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The Early Spring Garden

Charlene Nelson
 April 18, 2022
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Spring is so close, so very, very close, that we are all getting anxious to get into the garden and start planting something. Every year, after a week or two of sunny, pleasant weather, everyone rushes to the garden center and buys a whole flat of garden veggies. Who doesn't want to be the first one with fresh tomatoes? But, like Admiral Ackbar says in Return of the Jedi: It's a trap!

I promise you that sometime before May 20th there will be a cold snap – or worse, another snow storm! — that will kill off all your lovely tomato and pepper plants. It happens nearly every year. Pleasant weather notwithstanding, the reality is, most of the garden plants we love should not be planted until all danger of frost is passed. For most of North Dakota, the average last frost date is around May 15. No matter how tempted you are to start planting, you should not plant any cold-sensitive plants before then.

On the other hand, despite the terrible weather this past week, there's still plenty you can do to start your garden. The truth is, there are some plants that actually thrive in cold temperatures. After the snow and rain from last week's storm have dried out enough that you can work the soil, it's time to start planting cold-tolerant plants.


Peas relish a little cold and snow and they really hate hot weather. In fact, if you wait until the end of May to plant peas, you may find them struggling in the heat of early July. They may quit producing altogether. Wando peas are the one exception I've found. This heirloom variety does relatively well in hot weather. Relative is the key word: they will produce in hot weather, just not as prolifically. And after two or three weeks of hot weather, they stop producing altogether.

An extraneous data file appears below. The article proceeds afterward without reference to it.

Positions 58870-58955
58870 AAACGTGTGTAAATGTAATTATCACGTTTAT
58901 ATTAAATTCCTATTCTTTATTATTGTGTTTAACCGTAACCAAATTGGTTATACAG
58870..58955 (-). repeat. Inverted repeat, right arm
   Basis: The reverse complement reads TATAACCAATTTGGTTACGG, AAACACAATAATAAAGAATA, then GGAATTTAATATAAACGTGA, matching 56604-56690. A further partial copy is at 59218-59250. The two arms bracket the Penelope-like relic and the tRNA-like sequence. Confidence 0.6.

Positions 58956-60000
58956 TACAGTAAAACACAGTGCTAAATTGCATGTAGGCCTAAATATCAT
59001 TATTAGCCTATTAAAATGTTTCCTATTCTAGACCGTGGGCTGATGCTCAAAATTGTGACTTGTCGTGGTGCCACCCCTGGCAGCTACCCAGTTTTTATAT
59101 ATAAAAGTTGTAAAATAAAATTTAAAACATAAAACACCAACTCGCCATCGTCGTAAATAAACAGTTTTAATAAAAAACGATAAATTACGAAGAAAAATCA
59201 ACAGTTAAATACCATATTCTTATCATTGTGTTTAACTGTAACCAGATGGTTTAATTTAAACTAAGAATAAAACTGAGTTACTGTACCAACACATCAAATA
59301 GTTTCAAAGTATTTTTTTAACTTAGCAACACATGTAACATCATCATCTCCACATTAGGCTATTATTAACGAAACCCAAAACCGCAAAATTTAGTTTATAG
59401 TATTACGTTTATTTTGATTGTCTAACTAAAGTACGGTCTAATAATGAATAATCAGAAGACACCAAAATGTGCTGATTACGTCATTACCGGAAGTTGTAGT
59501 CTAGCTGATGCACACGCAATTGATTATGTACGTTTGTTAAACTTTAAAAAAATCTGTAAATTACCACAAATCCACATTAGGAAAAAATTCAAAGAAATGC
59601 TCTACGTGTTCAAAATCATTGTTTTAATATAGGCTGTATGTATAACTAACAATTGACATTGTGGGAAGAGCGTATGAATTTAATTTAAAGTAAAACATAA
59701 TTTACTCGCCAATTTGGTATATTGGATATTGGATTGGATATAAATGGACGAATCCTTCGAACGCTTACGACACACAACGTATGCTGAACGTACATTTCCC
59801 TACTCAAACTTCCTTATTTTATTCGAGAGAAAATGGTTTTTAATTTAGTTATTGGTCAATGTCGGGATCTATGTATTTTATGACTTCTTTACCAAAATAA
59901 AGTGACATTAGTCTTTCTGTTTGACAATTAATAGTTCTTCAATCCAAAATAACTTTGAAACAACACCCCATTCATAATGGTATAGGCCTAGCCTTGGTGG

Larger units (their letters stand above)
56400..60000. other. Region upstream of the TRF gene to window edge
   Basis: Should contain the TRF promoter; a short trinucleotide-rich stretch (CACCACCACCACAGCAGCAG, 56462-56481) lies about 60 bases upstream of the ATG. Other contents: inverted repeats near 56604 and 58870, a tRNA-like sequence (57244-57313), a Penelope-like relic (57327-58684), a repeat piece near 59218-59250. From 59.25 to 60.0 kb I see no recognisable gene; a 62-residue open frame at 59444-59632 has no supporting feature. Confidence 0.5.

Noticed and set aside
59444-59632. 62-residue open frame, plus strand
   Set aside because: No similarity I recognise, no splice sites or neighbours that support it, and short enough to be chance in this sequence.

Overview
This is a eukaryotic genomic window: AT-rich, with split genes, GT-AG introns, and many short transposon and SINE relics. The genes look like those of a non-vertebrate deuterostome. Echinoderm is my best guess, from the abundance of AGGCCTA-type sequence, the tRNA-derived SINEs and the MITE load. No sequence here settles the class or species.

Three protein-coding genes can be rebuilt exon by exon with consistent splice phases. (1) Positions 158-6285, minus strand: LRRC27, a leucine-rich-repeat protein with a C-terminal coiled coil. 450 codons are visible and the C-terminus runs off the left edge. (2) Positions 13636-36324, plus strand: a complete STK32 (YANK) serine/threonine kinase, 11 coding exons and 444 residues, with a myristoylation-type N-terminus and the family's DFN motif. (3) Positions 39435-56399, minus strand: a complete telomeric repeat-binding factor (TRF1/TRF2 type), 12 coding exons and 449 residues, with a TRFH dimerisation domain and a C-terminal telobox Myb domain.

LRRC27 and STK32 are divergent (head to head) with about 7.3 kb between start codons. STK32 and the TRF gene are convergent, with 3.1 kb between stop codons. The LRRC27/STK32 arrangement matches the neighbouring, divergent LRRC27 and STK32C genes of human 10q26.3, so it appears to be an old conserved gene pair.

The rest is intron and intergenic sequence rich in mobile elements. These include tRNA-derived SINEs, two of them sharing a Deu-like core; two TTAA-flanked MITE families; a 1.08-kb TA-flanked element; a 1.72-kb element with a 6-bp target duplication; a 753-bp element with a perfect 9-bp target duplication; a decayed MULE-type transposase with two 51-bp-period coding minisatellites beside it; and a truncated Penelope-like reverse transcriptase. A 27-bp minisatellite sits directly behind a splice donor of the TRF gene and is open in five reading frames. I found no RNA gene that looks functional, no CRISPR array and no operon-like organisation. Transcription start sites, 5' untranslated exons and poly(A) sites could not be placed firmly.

[Photo: submitted by Charlene Nelson]

Spinach, like peas, is another plant that does not do well if you wait till May to plant it. As soon as the weather turns hot, it will bolt (that is, go to seed and taste bitter with a stringy texture.) Our springs are so short, turning quickly to warm summer days, that if you want to get any spinach from your garden, now is the time to plant it.

Because spinach is so fussy about our short springs, I don't even bother planting it. Instead, I grow Swiss chard. A relative of beets, Swiss chard leaves are more tender and milder tasting than kale. It is a good substitute for spinach in most recipes. Both the leaf and stem are edible. If you choose a colored variety like Bright Lights, Gold or Ruby, you will have the most beautifully colorful dishes. But put that thought on hold. It won't be time to plant Swiss chard until the first part of May.

Onions You can also start planting your onion sets. Onions are photoperiodic. That means that they are sensitive to the amount of daylight they receive. When the days are 12 hours or longer, the onion stops producing leaves and starts forming the bulbs. Right now our days are at about 12 hours long. That means that if you plant onion sets now, they will have a good six months of long days, until about mid-September, to form nice big bulbs.

Since I'm trying to grow enough food to feed my family all year long, I look for onions that will store well during the winter. Copra and Stuttgarter are both excellent long-storing onions. Ask your local greenhouses if they have these varieties. I've found Copra sold as plants (Not sets. They look like small green onions and quickly grow into nice onions.) at a local greenhouse. The Stuttgarter variety is quite popular in online catalogs.

Another long-storing onion that I like is Dakota Tears, an heirloom variety born and bred right here in North Dakota. You can get it from one of my favorite seeds sources, Prairie Road Organics. Unfortunately, it's only available in seed and the window for successfully starting onions from seed has passed. You should start seeds in early March so that they will be ready for transplant in late April or May.

Starting onions from seed takes a little more care and attention than some other seeds, but the payoff is well worth it. You get lots of onions for a fraction of the cost of onion sets and you have a lot more variety to choose from. Plan now to start your onion seeds early next year so that you can start experimenting with the different varieties.

Leeks are another cold-hardy vegetable. They can tolerate temperature into the 20's, so you can safely plant them now. Choose a variety that will mature in 100 days or less. You can start it from seed or order plants (they're about the size of small green onions you buy at the grocery store) from online catalogs.

So even though you'll have wait a while before buying the tomato and pepper plants, you can still get gardening satisfaction by planting peas, spinach and onions. Let the gardening begin!

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